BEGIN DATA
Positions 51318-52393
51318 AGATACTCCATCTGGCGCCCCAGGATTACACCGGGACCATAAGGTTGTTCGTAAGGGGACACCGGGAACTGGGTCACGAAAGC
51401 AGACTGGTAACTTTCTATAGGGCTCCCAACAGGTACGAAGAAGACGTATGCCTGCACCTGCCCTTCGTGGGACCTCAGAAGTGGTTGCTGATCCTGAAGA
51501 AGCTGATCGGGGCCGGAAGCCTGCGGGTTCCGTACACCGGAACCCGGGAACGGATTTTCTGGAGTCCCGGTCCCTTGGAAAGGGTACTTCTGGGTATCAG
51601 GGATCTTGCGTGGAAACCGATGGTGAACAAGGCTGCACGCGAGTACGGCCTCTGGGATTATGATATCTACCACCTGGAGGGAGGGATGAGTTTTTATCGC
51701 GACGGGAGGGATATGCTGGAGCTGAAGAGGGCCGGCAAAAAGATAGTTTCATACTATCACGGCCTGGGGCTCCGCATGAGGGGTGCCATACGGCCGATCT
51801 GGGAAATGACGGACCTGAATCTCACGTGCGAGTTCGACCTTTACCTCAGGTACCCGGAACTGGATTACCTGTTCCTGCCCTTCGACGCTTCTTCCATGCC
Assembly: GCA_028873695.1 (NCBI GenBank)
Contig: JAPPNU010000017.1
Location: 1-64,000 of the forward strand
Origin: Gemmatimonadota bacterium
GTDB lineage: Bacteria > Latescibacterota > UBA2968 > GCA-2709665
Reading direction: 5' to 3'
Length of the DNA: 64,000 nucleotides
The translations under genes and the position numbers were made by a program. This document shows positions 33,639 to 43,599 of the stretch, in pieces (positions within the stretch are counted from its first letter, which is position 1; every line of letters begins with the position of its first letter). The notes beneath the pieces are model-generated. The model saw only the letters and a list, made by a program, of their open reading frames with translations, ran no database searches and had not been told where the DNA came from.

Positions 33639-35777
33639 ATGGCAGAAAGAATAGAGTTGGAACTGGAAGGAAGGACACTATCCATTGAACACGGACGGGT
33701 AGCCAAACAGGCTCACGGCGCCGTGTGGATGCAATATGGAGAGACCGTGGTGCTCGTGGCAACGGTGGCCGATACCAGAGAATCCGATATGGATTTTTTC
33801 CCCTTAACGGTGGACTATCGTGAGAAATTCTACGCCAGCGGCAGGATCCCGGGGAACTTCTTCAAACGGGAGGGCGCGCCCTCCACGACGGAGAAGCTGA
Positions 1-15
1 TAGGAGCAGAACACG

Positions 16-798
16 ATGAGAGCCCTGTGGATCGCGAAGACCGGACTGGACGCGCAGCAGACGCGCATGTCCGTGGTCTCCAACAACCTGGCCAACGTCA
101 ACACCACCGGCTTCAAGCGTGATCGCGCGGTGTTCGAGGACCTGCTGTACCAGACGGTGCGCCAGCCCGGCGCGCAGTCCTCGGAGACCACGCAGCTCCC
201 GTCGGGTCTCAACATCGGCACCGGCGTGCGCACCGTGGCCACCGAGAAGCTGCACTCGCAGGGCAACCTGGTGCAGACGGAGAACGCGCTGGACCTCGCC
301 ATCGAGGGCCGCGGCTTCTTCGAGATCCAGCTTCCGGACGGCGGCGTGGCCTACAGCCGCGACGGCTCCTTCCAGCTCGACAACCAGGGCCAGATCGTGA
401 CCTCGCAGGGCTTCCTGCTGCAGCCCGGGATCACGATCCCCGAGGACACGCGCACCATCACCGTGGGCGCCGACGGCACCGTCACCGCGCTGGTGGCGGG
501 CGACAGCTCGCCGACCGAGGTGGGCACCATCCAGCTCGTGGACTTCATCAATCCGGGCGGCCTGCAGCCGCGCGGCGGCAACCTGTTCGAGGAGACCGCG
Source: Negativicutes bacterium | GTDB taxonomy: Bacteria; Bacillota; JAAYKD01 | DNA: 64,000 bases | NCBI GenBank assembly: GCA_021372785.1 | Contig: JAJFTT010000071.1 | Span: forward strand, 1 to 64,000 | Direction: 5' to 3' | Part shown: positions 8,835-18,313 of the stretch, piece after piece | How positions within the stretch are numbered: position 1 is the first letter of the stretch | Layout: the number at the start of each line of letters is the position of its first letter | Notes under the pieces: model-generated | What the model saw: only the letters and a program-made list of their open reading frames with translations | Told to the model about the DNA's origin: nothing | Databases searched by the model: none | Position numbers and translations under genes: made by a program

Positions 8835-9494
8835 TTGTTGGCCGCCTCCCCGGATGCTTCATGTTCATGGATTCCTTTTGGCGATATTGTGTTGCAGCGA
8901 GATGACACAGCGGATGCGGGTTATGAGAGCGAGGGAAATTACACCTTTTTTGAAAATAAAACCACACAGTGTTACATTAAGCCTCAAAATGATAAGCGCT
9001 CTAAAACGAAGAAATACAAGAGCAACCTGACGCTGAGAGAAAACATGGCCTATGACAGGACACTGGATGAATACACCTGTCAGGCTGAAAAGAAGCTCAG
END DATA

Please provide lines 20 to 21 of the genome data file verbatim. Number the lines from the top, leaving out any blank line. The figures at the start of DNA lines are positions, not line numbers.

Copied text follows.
Positions 1-15
1 TAGGAGCAGAACACG